We conducted a comprehensive analysis of approximately 7000 horizontal wells drilled in the Middle Bakken formation between 2007 and 2016 to assess the impact of well orientation on cumulative production. While it is common practice to drill horizontal wells "on-azimuth", that is, in the direction of the minimum horizontal stress (Shmin), there is a diversity of well orientations in the Bakken. Shmin is consistently oriented N42°W throughout the production area. Our analysis clearly demonstrates that wells drilled in the direction of Shmin ("on-azimuth") produce more barrels per foot than wells in other directions, both in the core area and across the entire Bakken play. However, the amount of uplift gained from drilling on-azimuth wells decreases as the field matures, which we hypothesize is due to depletion. We found that the relationship between production and well orientation is consistently observed, regardless of the amount of proppant used. An economic analysis indicated that for wells of equal length, it is clearly beneficial to drill wells in the direction of Shmin. However, wells in the direction of Shmin are consistently shorter in length than off-azimuth wells, and it is generally more efficient to drill longer laterals on a given leasehold. Nevertheless, using the average oil price at the time the wells we studied were drilled, we find that the shorter wells in the on-azimuth direction have a significant economic uplift of several million dollars per well relative to the longer wells drilled in the off-azimuth direction.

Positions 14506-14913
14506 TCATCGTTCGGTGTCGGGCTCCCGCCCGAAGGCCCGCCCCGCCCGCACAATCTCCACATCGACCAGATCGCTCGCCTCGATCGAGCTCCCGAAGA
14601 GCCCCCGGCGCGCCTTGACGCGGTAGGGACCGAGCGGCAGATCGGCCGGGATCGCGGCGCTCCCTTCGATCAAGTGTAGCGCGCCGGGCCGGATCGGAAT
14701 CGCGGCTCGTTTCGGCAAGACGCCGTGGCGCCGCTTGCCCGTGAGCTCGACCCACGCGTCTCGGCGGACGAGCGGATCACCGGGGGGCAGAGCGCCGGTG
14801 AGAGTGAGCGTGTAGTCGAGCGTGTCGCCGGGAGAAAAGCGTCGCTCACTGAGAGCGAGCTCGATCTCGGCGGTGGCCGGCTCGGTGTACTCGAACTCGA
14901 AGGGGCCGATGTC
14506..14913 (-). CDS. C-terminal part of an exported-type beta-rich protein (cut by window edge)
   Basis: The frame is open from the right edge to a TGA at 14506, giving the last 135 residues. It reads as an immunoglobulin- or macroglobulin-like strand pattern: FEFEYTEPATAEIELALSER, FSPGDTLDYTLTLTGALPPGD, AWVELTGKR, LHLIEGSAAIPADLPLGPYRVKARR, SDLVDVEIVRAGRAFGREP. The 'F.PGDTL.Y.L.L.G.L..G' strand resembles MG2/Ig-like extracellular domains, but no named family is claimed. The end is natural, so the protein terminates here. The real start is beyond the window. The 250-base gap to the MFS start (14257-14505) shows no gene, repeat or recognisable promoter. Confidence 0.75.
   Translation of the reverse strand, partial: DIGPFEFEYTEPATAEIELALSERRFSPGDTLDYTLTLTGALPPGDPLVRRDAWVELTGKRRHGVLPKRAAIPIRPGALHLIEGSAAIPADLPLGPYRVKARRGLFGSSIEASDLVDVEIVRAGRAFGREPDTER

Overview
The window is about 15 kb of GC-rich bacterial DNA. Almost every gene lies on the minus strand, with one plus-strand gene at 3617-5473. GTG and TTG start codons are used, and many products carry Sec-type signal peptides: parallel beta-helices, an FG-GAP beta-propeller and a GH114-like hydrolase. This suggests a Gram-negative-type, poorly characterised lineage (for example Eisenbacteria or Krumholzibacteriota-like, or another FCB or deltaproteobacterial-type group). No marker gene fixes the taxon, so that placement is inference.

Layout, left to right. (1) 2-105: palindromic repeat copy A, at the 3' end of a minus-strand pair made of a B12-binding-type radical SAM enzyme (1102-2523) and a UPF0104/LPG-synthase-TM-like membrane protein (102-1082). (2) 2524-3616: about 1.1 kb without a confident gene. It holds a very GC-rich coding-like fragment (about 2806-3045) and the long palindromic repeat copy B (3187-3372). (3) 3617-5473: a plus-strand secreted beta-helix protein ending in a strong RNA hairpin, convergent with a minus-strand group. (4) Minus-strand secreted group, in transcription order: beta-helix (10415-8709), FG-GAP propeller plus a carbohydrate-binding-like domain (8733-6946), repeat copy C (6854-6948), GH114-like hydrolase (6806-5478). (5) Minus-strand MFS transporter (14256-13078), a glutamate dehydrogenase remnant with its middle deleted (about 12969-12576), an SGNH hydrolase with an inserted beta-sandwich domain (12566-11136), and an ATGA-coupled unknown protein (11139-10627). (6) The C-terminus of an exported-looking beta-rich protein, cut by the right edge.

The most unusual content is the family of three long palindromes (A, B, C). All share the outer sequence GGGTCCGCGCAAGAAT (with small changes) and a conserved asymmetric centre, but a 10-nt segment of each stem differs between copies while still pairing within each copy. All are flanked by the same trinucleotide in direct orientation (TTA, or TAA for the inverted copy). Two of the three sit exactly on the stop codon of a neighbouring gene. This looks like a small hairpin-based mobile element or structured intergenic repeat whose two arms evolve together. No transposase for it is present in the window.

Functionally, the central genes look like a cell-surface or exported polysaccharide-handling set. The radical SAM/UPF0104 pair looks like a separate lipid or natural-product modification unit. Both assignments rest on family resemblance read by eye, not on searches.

Hydraulic fractures propagate in a plane perpendicular to the least principal stress (Hubbert and Willis, 1957) which normally means that hydraulic fractures propagate in vertical planes, normal to Shmin in areas characterized by strike-slip or normal faulting. When exploiting unconventional oil and gas reservoirs, it is common to drill horizontal wells with multiple hydraulic fracturing stages in the direction of Shmin. If the spacing between adjacent wells reflects the drainage area associated with the propped half-lengths of the hydraulic fractures of the wells, it would seem to result in optimal recovery. This said, in some areas wells are drilled in north-south or east-west directions regardless of the stress orientation to 1) optimally exploit available acreage with the highest number of wells and 2) take advantage of the fact that drilling longer wells decreases drilling and completion costs on a per foot basis.
In this paper we study the relationship between well orientation (relative to the stress field) in the Bakken play to assess its effect on production. The Bakken shale play is in the Williston Basin straddling a region of 200,000 square miles across western North Dakota, eastern Montana, Saskatchewan, and Manitoba. Unconventional oil production started in 2006 and peak oil production reached its maximum to date in 2019 with approximately 1.5 million barrels per day (EIA, 2020a). We have restricted this study to wells drilled in the Middle Bakken formation to avoid intermingling data from the less productive Three Forks.